Great news! As promised, this event is going from strength to strength and the 2009 edition of the European Wine Bloggers Conference (EWBC) has just been officially announced as taking place in Lisbon, October 30th through November 1st 2009.
We are also very excited to say that we have further developed our ties with the North American conference, and now BOTH events will happen under the Wine Bloggers Conference (WBC) umbrella brand, and that we will be working together to share resources and information.
September 25th, 2008 by Gabriella Opaz · 4 Comments
Dear Wine Bloggers.
What a great day I had with you all, and how I have enjoyed seeing the pictures and videos of the event on the internet. This is what I was thinking of when I started my wine-making career! I love to be surrounded by wine lovers, people who travel to wine regions, taste wines, ask questions, write and talk about what they have seen and experienced. To be honest, when I thought of creating Miguel Merino, earning lots of money was the last thing in my mind (Thank God, I would had killed myself…).
The other day my son, Miguel, was working with our distributor in Barcelona, and when they popped into a new wine shop, one of the participants, Juan Manuel Gonzalvo, just so happened to be the wine retailer and buyer! This made me want to say hello to everyone, and to tell you that I would really like to have your emails so we can keep you informed about our new wines and events!
Ok everyone, we need an official logo. We need something that we can carry forward and use for all the future gatherings, as a t-shirt design, and to display on our websites. So far, we have a Wine Blogger logo that most people seem to like. All we need now is to make it a EWBC Logo. This contest is open to everyone, and the winner of the contest will receive a Delong Iberian Wine Map as the prize, donated by Catavino.net. The requirements are as follows:
As we’ve all posted on many of our participants’ blogs, The European Wine Bloggers’ Conference has created a fountain of energy that is slowly building into something greater than simply an annual gathering – although, more events wouldn’t be dissuaded either.
Working beyond cultural limitations, language differences and varying levels of blog knowledge, we have formed a network of bloggers across the world, passionate to create valuable content.
We would now like to begin a series of debates across our sites in order to learn how producers and consumers in different countries feel about major topics affecting us all. This will not only help us explore cultural perspectives that may not have been formally addressed before, but also increase the level of dialogue by engaging everyone from researchers to producers, and from journalists to retailers.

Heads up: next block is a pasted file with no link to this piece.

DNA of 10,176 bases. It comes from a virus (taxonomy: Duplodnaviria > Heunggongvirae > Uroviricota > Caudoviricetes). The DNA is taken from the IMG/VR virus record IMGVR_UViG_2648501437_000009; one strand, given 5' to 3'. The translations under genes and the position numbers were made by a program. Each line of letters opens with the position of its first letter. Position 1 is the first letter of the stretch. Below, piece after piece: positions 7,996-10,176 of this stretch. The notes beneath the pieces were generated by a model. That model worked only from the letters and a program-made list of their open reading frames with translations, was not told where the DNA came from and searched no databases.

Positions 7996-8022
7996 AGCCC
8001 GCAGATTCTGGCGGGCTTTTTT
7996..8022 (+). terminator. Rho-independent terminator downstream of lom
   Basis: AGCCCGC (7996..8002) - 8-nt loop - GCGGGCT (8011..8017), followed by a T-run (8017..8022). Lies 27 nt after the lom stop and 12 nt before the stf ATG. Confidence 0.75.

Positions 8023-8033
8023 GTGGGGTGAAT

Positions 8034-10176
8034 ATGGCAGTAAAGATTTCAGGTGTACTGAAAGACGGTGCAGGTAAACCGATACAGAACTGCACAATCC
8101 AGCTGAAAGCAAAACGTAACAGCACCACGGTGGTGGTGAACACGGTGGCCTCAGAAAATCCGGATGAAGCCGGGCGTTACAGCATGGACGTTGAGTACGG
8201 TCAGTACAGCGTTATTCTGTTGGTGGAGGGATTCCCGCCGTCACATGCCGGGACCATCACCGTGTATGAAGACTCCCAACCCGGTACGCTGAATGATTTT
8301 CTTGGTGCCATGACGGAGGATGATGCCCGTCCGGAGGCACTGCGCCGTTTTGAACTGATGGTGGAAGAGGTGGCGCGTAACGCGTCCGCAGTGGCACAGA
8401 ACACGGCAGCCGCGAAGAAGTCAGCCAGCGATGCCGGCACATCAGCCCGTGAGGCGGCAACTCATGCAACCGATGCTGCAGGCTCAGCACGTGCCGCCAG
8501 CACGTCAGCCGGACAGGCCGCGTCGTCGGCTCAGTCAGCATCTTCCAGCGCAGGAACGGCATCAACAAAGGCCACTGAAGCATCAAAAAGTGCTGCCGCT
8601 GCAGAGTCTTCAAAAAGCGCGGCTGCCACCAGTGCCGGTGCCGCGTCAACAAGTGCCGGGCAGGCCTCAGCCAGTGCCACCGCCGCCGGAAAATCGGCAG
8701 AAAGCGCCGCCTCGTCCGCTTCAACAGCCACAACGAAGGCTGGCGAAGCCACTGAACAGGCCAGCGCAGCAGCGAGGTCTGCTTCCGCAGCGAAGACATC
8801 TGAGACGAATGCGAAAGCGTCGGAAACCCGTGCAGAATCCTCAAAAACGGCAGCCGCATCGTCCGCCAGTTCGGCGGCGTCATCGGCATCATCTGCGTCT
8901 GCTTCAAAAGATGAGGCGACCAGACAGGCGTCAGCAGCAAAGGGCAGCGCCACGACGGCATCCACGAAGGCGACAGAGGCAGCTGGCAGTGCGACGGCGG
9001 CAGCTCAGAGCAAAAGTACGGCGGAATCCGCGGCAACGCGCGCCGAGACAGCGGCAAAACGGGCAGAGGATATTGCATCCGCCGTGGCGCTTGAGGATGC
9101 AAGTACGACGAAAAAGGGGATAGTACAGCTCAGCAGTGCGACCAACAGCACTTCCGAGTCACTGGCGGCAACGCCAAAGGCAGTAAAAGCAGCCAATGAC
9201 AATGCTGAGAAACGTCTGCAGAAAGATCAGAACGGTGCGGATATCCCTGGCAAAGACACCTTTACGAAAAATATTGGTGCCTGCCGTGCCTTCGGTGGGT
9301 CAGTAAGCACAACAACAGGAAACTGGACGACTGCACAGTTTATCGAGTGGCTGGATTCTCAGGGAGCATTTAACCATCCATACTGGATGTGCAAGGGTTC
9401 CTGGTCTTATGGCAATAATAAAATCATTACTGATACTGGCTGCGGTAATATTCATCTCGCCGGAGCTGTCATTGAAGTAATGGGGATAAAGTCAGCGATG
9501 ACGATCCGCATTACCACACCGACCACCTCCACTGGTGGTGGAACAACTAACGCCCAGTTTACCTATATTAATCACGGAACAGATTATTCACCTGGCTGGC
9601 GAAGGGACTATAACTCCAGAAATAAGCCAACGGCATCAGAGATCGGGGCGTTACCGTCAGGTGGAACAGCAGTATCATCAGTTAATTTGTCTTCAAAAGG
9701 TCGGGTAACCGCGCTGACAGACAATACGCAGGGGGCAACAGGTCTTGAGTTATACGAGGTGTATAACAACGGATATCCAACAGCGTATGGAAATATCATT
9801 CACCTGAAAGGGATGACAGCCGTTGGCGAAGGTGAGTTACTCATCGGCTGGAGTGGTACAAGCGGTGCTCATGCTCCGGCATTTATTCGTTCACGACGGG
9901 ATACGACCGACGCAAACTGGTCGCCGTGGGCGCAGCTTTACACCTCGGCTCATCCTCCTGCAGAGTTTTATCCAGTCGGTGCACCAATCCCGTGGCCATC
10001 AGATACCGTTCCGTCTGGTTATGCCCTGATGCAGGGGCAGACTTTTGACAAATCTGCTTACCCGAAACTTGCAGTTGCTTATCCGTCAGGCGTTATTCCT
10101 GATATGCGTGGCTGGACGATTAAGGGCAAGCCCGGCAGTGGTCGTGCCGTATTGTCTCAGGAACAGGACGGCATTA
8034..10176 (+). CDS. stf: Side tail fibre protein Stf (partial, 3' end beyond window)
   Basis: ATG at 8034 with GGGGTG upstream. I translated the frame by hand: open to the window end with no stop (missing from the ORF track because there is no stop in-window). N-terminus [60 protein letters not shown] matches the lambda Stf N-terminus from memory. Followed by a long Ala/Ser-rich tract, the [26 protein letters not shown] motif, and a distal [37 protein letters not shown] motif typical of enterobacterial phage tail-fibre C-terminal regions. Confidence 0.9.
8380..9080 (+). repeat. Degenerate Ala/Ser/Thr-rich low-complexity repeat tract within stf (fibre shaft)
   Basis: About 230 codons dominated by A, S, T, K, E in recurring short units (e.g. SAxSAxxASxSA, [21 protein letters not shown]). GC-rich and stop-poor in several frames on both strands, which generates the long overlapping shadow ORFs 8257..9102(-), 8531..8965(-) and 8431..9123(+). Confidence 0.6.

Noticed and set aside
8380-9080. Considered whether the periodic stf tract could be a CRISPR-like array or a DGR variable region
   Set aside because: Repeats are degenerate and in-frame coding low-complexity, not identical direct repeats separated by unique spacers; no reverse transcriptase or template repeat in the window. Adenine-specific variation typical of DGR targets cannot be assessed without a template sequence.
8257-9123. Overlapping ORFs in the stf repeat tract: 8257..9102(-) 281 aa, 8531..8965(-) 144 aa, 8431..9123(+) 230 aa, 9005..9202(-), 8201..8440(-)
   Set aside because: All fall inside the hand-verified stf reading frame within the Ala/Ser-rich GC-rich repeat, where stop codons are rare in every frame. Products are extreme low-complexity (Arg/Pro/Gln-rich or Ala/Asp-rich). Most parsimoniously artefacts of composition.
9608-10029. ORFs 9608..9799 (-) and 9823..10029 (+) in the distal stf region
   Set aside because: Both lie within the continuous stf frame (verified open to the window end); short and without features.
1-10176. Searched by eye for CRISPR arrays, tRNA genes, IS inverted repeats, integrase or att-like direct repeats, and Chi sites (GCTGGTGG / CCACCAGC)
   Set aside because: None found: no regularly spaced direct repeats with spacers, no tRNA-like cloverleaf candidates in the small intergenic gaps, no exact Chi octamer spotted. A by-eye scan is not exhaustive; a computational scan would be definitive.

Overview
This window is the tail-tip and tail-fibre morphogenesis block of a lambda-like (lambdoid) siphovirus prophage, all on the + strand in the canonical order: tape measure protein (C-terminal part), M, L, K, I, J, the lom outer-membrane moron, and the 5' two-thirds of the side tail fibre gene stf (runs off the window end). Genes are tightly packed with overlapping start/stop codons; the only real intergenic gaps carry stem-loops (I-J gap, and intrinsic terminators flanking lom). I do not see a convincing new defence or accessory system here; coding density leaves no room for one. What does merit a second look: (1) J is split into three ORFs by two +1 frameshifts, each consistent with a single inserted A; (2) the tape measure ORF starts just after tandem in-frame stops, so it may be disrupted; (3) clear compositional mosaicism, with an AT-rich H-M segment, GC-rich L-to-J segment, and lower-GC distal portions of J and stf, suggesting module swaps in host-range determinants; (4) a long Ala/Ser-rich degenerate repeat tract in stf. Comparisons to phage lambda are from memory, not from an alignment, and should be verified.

As a first topic, we are interested to know whether you would share your thoughts on the varying types of wine closures available in the market today? Have you seen a change in the way your country approaches the subject, how wineries in your area are dealing with the changes, and how consumers in your area are reacting to their favorite wines – maybe accepting alternative closures or remaining wedded to the traditional cork closure?
If possible, we kindly ask those that wish to participate to post an article between the 22nd and the 26th of September on your site, and then placing a link to this article. Or, if you do not have a blog, please email us your article, and we will happily post it on this site.
This is our very first EWBC network effort, so let’s try and make it a great one together! We look forward to your posts!
The reason was simple. It was not a competition to test knowledge, or to assess anyone’s palate. It was a fun event, with wines designed to be virtually impossible to recognize, so as to challenge everyone present to be creative, share a collective challenge and try more delicious wines.
In order to win a prize, participants had to give answers for: producer, varietal(s), region, country, appellation and time in barrel for both the red and white wine. By accident we also managed to add “website” to the mix. This was a flaw in the form’s design as we were looking for participants to include their own blog, but it appeared to demand the website of the ‘secret’ wine. This error on our part actually elicited some of the most entertaining answers of the tasting, as absolutely no one could know the website of these wines. The answers received ranged from “under construction” to “currently out of service”, but my personal favorite was; “winery still using a typewriters”.
The featured wines were:
Château Musar 2000
Producer: Château Musar
Appellation: Wine of Lebanon
Varietals: Cabernet Sauvignon, Cinsault and Carignan
Time in Barrel: 12 months in Nevers French Oak
Producer: Bodegas Irius
Appellation: D.O. Somontano